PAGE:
HOME |  CULT MOVIES | COMPETITIONS | ADVERTISE |  CONTACT US |  ABOUT US
 
 
Newest Reviews
Moonchild
Verite, La
Guilty, The
Stranger in the House
Redcon-1
G.G. Passion
Chien Andalou, Un
Boar
Bulldog Drummond
First Man
Machete Maidens Unleashed!
Cannibal Club, The
Grasshopper, The
Searching
Human Desire
Climax
Stiff Upper Lips
American Animals
Outlaws
Venom
World on a Wire
Velvet Buzzsaw
Picnic
Dick Dickman, PI
Hunter Killer
30 Foot Bride of Candy Rock, The
Race for the Yankee Zephyr
Boys in the Band, The
Brainscan
T-Men
   
 
Newest Articles
He-Maniacs: Ridiculous 80s Action
All's Welles That Ends Welles: Orson Welles Great Mysteries Volume 1 on DVD
Shut It! The Sweeney Double Bill: Two Blu-rays from Network
Network Sitcom Movie Double Bill: Till Death Us Do Part and Man About the House on Blu-ray
No, THIS Must Be the Place: True Stories on Blu-ray
Alf Garnett's Life After Death: Till Death... and The Thoughts of Chairman Alf on DVD
Balance of Power: Harold Pinter at the BBC on DVD
Strange Days 2: The Second Science Fiction Weirdness Wave
Strange Days: When Science Fiction Went Weird
Ha Ha Haaargh: Interview With Camp Death III in 2D! Director Matt Frame
Phone Freak: When a Stranger Calls on Blu-ray
A Name to Conjure With: David Nixon's Magic Box on DVD
Which 1950s Sci-Fi was Scariest? Invaders from Mars vs The Blob
The Empire Strikes Back: Khartoum vs Carry On Up the Khyber
Stan and Ollie's Final Folly: Atoll K on Blu-ray
   
 
  Messiah of Evil MoonlightersBuy this film here.
Year: 1973
Director: Willard Huyck
Stars: Michael Greer, Marianna Hill, Joy Bang, Anitra Ford, Royal Dano, Elisha Cook Jr, Charles Dierkop, Bennie Robinson, Morgan Fisher, Emma Truckman, Walter Hill
Genre: Horror, Weirdo
Rating:  7 (from 2 votes)
Review: A man on the run hurtles down a street at night, looking for shelter when he notices a little girl offering him a place of safety and so ducks into someone's back yard, pauses to wash his face in the fountain and then lies down on the ground, exhausted. The girl stands over him looking benevolently into his eyes - but abruptly slashes his throat open with a straight razor, killing him. Yet what does this have to do with Arletty (Marianna Hill), now incarcerated in a mental home for her claims? Those claims being that the seaside town she went to visit her father in is now overrun with some very strange people on the hundredth anniversary of the moon turning blood red...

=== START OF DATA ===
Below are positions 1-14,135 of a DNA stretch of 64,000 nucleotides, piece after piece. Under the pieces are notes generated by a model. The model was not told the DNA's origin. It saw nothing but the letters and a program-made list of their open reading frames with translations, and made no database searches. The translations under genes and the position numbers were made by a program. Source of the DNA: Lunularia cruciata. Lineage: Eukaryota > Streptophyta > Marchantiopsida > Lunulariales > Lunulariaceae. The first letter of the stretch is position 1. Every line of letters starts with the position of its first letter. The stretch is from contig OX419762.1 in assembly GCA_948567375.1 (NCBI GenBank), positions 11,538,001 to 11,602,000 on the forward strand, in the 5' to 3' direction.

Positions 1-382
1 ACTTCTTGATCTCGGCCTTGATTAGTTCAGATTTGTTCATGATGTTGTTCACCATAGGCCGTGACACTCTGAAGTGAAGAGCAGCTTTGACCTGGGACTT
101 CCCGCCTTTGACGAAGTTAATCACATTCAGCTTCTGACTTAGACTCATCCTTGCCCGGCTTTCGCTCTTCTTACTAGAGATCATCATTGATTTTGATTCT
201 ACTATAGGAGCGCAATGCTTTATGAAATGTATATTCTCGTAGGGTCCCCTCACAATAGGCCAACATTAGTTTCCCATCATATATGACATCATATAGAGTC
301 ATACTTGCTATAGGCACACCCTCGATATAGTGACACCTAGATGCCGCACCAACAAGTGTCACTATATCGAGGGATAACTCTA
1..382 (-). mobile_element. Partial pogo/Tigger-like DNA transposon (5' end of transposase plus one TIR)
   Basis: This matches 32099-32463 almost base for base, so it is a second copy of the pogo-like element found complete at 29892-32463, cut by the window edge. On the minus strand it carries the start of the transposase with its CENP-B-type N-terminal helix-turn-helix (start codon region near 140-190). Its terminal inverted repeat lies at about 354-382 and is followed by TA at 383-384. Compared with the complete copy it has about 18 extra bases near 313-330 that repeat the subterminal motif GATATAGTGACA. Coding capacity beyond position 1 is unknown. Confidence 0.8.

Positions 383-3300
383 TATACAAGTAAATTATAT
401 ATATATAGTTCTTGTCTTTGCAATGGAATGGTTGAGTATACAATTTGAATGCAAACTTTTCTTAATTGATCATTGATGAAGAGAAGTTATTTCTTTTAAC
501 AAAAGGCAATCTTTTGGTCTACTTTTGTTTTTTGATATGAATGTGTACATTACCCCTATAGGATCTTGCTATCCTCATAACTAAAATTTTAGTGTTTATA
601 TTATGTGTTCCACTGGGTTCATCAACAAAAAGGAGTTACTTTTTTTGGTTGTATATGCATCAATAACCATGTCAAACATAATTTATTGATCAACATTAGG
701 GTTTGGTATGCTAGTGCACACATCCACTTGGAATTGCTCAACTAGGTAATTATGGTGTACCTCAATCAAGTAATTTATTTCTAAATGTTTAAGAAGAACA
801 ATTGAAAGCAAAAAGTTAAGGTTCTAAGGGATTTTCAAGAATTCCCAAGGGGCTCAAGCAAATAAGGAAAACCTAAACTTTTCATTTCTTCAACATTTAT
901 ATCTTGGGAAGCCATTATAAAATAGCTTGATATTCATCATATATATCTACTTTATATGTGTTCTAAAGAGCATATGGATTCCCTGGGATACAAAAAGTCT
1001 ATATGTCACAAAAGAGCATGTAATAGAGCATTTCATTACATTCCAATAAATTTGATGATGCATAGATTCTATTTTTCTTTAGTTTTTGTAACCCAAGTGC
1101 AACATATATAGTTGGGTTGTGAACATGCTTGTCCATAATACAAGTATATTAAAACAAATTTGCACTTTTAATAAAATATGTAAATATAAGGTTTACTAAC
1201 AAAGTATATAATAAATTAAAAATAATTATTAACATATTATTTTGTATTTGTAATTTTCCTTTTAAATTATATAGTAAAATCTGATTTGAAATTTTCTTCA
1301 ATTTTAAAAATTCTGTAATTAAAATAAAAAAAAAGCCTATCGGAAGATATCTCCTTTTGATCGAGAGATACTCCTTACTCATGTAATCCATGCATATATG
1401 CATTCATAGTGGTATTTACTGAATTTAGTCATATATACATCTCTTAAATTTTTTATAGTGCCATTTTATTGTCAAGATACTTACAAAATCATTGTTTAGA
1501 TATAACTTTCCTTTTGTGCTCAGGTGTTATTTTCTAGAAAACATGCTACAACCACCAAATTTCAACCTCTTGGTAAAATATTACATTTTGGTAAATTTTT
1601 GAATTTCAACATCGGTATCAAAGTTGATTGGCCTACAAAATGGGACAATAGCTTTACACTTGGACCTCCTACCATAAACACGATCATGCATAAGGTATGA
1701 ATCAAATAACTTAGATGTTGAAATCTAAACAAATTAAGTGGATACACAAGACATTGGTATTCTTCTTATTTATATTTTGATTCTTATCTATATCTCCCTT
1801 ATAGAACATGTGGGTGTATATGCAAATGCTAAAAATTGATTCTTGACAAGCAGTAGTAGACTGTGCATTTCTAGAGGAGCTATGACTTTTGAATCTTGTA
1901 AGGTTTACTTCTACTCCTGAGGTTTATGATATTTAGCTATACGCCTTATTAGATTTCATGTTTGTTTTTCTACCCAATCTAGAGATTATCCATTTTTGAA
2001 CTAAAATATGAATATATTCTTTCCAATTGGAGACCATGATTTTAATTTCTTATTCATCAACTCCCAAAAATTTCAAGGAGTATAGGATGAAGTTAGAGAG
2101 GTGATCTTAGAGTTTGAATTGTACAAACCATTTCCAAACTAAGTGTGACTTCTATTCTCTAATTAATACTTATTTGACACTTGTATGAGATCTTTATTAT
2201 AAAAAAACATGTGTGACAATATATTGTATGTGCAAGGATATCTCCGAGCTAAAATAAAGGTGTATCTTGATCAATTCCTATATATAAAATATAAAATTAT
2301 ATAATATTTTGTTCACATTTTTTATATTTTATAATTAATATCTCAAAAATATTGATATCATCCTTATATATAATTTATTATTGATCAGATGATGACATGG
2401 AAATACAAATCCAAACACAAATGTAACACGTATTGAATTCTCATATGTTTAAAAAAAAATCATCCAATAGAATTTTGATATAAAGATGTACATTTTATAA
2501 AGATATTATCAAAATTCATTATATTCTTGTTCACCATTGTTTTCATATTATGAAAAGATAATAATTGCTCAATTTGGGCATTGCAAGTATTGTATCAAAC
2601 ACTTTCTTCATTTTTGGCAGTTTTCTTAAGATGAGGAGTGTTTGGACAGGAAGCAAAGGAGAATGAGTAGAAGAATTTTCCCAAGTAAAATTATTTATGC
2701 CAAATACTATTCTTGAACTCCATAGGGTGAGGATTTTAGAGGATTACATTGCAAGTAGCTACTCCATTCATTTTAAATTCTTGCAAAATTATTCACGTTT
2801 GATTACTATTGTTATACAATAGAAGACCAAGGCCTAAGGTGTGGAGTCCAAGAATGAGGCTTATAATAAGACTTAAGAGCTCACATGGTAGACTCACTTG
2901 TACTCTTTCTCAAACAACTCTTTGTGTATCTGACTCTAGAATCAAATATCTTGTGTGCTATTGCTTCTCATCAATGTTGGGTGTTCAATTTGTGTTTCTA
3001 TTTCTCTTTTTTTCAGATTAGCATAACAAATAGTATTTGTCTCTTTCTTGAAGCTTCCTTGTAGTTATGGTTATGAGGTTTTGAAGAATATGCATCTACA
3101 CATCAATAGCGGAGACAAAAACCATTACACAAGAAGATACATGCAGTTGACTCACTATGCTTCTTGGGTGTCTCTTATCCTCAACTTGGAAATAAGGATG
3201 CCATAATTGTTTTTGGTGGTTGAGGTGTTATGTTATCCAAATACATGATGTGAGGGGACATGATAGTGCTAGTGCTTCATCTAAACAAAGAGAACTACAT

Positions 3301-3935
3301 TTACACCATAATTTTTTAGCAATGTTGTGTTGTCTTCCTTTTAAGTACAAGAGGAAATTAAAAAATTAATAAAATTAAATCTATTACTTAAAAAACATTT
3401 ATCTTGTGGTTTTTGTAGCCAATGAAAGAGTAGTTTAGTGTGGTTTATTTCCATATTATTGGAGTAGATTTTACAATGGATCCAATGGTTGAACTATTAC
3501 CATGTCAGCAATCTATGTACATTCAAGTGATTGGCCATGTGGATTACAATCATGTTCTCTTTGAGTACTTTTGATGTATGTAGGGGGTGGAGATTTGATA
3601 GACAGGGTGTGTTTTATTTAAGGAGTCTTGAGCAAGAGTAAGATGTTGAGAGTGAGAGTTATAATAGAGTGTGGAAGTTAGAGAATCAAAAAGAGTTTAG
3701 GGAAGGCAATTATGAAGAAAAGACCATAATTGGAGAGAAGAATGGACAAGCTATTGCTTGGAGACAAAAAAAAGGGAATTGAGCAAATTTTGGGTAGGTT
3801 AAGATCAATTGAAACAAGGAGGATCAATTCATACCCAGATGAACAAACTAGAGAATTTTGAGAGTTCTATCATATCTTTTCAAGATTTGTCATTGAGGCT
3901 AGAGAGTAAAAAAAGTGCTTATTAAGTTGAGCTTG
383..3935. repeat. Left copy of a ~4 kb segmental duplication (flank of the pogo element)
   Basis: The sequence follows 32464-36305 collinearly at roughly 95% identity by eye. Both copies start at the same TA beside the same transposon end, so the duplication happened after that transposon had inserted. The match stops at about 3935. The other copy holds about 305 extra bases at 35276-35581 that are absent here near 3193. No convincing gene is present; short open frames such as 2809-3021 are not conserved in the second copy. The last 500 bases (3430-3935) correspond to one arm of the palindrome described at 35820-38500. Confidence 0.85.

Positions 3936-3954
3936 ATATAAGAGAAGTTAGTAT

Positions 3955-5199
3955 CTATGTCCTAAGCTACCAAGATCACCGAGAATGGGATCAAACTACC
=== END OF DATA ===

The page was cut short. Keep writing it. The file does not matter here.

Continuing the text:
That bloke running away at the start was future cult movie director Walter Hill, incidentally. Messiah of Evil, originally known by the far plainer title Dead People, was the first film to be made by the husband and wife duo of Willard Huyck and Gloria Katz, writers of American Graffiti, if not completed by them. Well, that's not strictly true, as the production was edited into some semblance of a movie, but was somewhat hamstrung by the fact that the money ran out before they had a chance to shoot their ending, leaving unsuspecting viewers scratching their heads for decades to come at a story that makes little sense as it stands.